Until now it has been virtually impossible to record meaningful and reproducible data from single non-bonded molecules. A group of scientists from China and Sweden have successfully used surfaced enhanced Raman spectroscopy to probe single molecular behavior [Luo, et al., Chem. Comm. (2009), doi: 10.1039/b819402e].

Single molecule surface enhanced Raman spectroscopy (SM-SERS) is already over a decade old, and is now experiencing a renaissance due in part to some of the unique physical and chemical properties of nanosystems and some developments in plasmonics.

SM-SERS is not without its problems however, and these range from spectral fluctuations (signal blinking), non-reproducibility, through to a lack of understanding of the origin of the sites suitable for SM-SERS. So because of these technicalities SM-SERS until now has been quite limited in its application.

Luo et al., set out to combat some of these spectral fluctuations which overwhelm the reproducibility and quality of most experiments. They comment on a joint experimental and theoretical study on temperature-dependent SM-SERS involving a non-polar organic molecule of perylene on colloidal Ag nanoparticles.

At room temperature, the SERS spectra of perylene displayed strong spectral fluctuations; these were effectively eliminated by lowering the temperature of the substrate resulting in a stable SERS spectrum over a long period of time.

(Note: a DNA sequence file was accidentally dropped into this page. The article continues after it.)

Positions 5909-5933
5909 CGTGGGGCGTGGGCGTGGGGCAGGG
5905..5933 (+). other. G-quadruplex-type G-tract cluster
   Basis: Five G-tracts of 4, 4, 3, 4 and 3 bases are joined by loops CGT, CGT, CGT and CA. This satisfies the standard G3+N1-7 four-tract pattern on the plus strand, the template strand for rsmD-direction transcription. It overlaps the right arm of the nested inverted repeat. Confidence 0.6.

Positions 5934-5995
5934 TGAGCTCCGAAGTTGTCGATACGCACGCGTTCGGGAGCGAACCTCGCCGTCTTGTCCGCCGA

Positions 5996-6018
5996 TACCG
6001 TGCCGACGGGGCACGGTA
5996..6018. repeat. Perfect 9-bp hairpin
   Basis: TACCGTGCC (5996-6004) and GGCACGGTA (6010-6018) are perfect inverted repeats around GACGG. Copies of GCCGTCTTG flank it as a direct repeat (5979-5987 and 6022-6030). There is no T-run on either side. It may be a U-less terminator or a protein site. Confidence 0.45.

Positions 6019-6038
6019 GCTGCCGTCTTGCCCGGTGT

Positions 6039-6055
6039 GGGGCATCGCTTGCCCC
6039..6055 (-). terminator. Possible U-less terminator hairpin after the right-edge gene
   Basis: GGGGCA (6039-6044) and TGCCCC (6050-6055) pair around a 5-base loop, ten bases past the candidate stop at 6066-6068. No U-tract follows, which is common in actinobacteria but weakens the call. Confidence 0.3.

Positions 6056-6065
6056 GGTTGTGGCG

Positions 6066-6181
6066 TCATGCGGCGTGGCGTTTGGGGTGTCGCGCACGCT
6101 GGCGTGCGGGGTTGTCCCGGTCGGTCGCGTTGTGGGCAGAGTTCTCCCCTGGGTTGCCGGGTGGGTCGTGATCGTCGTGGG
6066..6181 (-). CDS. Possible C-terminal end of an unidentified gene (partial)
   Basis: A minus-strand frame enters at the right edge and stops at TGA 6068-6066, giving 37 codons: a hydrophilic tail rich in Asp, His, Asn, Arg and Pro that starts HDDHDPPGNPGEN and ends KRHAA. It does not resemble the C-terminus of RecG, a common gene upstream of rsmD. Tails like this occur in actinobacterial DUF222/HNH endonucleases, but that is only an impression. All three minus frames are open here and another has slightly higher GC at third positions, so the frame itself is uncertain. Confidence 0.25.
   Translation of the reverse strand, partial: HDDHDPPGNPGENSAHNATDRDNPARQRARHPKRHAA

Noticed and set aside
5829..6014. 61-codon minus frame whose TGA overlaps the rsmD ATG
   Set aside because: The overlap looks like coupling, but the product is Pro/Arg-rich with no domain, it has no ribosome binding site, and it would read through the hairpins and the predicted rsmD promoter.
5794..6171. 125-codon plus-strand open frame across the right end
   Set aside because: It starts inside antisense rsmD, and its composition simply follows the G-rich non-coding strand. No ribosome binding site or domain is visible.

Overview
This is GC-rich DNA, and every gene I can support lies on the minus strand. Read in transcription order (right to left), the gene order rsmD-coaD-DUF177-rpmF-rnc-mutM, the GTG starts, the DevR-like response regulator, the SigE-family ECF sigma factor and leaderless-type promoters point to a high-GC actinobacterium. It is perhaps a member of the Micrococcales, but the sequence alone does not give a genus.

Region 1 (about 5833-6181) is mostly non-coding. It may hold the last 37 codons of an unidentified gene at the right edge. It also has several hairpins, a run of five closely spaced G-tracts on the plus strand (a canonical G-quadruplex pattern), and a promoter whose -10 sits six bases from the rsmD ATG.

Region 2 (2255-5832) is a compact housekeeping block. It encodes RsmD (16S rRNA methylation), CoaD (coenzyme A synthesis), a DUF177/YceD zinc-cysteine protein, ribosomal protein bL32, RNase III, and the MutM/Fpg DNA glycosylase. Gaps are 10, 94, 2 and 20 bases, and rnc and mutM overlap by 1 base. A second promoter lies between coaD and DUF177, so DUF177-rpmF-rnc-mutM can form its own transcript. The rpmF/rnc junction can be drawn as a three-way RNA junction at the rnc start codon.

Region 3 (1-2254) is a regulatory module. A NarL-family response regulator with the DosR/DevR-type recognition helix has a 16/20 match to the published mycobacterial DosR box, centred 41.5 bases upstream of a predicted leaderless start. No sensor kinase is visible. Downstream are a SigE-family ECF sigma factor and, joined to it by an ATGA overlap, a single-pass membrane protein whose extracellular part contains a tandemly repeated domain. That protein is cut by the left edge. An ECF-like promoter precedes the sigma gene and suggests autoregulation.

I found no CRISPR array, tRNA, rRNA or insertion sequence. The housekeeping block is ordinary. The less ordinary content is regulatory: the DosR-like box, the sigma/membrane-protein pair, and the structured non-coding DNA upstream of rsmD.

This study presents the first successful SM-SERS for a non-polar molecule, and more importantly the first blinking-free SM-SERS. It shows that the thermal effect is not derived from laser heating or plasmon excitation as originally thought, but mainly from local conditions. This can be easily controlled through adjusting, where appropriate, the experimental setup procedure.

Laser induced thermal effects were analyzed by reducing the laser power and conducting the experiments at a lower temperature, variations in concentration were measured in adiabatic conditions.

Based on the results, the researchers have proposed a model to describe the dynamic process of a single perylene molecule on Ag nanoparticles under low temperature conditions.

In combination with first principle calculations, the stable structure of molecule was determined to be one trapped in the gap of two nanoparticles.

This work has not only broadened the scope and practical application of the SM-SERS technique, but it also provides a valuable protocol for engineering single-molecular Raman behavior of small organic molecules on metal nanoparticles.